LEXINGTON, Ky. (WTVQ/Press Release) – With the Holiest day of the Jewish year approaching and COVID-19 creating difficulties for many in joining a traditional synagogue service, Chabad of the Bluegrass will hold outdoor Yom Kippur service, open and free to all Jewish Kentuckians, no membership required.
Beginning this year at sundown on September 27 and continuing on September 28 until nightfall, 10 days after the Jewish New Year of Rosh Hashanah, Yom Kippur is the day when God forgives all of the Jewish people’s sins, both as individuals and as communities.
By the same token, Jews around the world will spend the day in prayer — atoning for their sins, thanking God for his forgiveness, and focusing on self-improvement for the year to come. Because of the day’s importance, Jews focus on prayer so much that they do not eat, drink, or do work.
Services will include the Kol Nidrei, the prayer which ushers in the holy day of Yom Kippur, is perhaps the most famous one in Jewish liturgy. Kol Nidrei will be recited, on Sunday, September 27 at 7:15 pm.
The evening service which follows Kol Nidre consists of the Shema, the Amidah, the Al-Cheit confession of sins, and special additional prayers (piyyutim) which are said only on the night of Yom Kippur.
The Central service of Yom Kippur will be the Yizkor Memorial service. Recited by community members who have experienced the death (G-d forbid) of a parent, sibling, spouse or child, Yizkor gives space to remember one’s loved ones communally on a day that emphasizes communal unity and personal growth.
This year, Yizkor will also include a prayer for all those lost this year to the Covid-19 Pandemic, including over 1,200 members of the American Jewish community.
Rabbi Shlomo Litvin will lead Yizkor at Chabad’s Open Aired Sanctuary from 12 from 1230 on September 28th, which is Yom Kippur morning. All community members who wish to attend Yizkor are welcome to join the community in remembering their loved ones.
Yom Kippur services will conclude September 28th, at 7:00 pm, with the Neilla Prayer, Neilla is the worldwide Jewish community’s last chance to be “sealed in the proverbial Book of Life,” and many of its prayers invoke martyrs throughout Jewish history, with the hope that G-d will judge the community favorably in light of the dedication that these martyrs had to their religion and people. The service includes the Avinu Malkeinu (Our Father, our King) prayer, and ends with a final blast of the shofar that also signifies the conclusion of Yom Kippur.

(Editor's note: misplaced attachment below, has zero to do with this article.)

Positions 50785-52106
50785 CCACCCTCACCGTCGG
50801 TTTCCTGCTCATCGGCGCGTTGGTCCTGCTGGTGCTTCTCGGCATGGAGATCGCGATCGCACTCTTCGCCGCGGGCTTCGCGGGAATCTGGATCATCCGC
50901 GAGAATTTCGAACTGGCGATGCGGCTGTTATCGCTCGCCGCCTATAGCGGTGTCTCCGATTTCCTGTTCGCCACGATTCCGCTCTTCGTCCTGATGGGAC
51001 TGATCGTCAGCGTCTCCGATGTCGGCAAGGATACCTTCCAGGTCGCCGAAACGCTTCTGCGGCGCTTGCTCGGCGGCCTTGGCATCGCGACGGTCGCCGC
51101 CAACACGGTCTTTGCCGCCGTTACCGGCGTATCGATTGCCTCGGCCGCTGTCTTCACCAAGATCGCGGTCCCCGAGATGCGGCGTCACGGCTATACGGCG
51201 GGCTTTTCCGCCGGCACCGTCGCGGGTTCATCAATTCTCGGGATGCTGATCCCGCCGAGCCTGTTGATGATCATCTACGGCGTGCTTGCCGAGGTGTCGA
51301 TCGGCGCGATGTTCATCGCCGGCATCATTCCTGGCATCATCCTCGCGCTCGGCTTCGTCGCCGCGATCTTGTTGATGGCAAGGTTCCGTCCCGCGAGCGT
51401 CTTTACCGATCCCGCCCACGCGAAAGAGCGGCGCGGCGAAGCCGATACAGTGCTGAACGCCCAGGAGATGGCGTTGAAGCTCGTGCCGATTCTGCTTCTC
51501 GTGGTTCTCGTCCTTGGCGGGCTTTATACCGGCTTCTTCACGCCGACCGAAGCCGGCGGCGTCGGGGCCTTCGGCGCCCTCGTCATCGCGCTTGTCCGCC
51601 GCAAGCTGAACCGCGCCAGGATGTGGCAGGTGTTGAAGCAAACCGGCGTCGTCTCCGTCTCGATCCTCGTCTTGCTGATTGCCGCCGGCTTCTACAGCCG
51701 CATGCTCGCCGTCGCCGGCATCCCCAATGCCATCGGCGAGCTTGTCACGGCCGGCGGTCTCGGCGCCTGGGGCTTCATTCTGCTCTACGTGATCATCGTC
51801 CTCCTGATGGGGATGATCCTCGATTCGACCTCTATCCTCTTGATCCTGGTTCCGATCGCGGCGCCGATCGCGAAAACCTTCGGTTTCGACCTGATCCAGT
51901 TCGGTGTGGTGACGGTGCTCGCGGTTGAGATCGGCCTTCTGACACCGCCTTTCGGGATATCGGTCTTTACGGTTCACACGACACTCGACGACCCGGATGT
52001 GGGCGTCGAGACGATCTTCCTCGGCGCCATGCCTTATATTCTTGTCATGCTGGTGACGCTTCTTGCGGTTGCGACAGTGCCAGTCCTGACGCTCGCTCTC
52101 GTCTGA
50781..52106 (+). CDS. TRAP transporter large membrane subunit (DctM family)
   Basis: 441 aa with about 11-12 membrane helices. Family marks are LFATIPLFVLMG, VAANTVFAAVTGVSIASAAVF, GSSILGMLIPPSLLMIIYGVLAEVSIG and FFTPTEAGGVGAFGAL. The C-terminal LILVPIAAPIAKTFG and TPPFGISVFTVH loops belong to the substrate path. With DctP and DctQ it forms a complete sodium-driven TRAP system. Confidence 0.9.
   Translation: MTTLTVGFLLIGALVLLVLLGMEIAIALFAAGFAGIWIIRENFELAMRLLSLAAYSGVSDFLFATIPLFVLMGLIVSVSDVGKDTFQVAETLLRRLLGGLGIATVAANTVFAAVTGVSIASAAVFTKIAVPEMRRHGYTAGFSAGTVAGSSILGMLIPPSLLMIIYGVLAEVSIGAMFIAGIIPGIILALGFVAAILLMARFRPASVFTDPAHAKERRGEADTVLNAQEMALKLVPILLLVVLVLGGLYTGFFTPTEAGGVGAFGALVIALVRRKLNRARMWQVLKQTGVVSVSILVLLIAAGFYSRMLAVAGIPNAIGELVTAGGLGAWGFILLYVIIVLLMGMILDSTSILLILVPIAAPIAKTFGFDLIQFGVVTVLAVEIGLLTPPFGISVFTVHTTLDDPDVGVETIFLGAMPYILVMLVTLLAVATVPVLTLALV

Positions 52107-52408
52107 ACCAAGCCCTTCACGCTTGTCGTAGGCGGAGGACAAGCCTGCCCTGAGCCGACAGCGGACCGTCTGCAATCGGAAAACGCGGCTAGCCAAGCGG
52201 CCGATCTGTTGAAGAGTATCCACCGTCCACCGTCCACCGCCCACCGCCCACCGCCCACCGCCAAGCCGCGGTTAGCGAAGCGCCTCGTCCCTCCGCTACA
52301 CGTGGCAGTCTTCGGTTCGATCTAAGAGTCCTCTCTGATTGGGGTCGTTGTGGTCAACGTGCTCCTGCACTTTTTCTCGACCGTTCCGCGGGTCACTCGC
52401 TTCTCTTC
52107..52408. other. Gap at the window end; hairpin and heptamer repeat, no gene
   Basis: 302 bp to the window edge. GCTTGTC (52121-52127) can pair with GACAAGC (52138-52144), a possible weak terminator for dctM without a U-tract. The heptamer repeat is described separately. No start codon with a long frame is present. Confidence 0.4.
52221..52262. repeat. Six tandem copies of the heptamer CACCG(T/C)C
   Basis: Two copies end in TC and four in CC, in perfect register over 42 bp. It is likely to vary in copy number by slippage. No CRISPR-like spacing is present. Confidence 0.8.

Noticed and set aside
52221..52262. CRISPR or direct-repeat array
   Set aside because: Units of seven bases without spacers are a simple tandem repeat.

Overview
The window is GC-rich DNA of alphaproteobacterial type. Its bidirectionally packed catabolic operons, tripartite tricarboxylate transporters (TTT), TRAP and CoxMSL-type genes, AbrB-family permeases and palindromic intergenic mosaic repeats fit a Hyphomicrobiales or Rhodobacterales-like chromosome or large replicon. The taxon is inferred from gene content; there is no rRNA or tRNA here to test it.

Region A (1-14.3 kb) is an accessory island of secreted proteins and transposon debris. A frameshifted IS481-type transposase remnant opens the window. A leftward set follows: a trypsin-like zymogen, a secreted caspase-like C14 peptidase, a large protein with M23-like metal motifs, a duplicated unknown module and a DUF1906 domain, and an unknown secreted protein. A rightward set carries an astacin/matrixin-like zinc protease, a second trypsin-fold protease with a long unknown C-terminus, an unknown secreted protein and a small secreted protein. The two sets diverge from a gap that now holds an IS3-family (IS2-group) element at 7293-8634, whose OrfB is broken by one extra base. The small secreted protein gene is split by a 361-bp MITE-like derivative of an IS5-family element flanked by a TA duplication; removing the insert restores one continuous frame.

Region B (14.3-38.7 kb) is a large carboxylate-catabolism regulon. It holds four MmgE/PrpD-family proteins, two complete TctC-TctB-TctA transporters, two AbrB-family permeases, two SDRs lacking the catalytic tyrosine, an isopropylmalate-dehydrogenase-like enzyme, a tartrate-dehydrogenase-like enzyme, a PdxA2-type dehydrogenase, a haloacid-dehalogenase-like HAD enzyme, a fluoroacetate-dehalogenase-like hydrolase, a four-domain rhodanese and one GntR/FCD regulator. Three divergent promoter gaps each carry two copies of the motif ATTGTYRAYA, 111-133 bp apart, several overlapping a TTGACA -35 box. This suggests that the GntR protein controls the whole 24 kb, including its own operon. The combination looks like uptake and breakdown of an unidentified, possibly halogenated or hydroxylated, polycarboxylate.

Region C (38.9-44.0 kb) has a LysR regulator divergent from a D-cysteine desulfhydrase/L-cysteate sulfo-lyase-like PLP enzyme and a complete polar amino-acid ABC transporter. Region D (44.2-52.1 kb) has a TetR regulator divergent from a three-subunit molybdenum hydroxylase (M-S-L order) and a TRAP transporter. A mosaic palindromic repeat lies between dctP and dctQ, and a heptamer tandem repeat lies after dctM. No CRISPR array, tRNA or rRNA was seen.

“The community’s main goal during Neilah is to be sealed in the Book of Life for the coming year — to have a life filled with health, happiness, and a meaningful relationship with G-d,” said Shoshi Litvin, Program Director at Chabad of the Bluegrass. “It’s the final moment to connect with G-d as a child would with their parents, and pray for ourselves and the world.”
For decades, Chabad-Lubavitch, an international Jewish organization that firmly believes Jewish traditions and customs is a birthright of every Jew and that every Jew should have access to them, has made High Holiday services available free of charge, a model other synagogues and organizations around the world are now looking at to replicate.
“The Rebbe, Rabbi Menachem M. Schneerson, my personal Mentor, and the most influential rabbi in modern history, believed that Judaism should be made accessible to all Jews even those not attending synagogue,” Rabbi Shlomo Litvin explained. “Chabad has always prioritized making Judaism available to all. During the COVID-19 pandemic, this has taken on a whole new meaning, but our mission to serve everyone remains the same.”
To reserve a spot at no cost, contact Chabad at (859) 813-0770 or Chabadofthebluegrass.com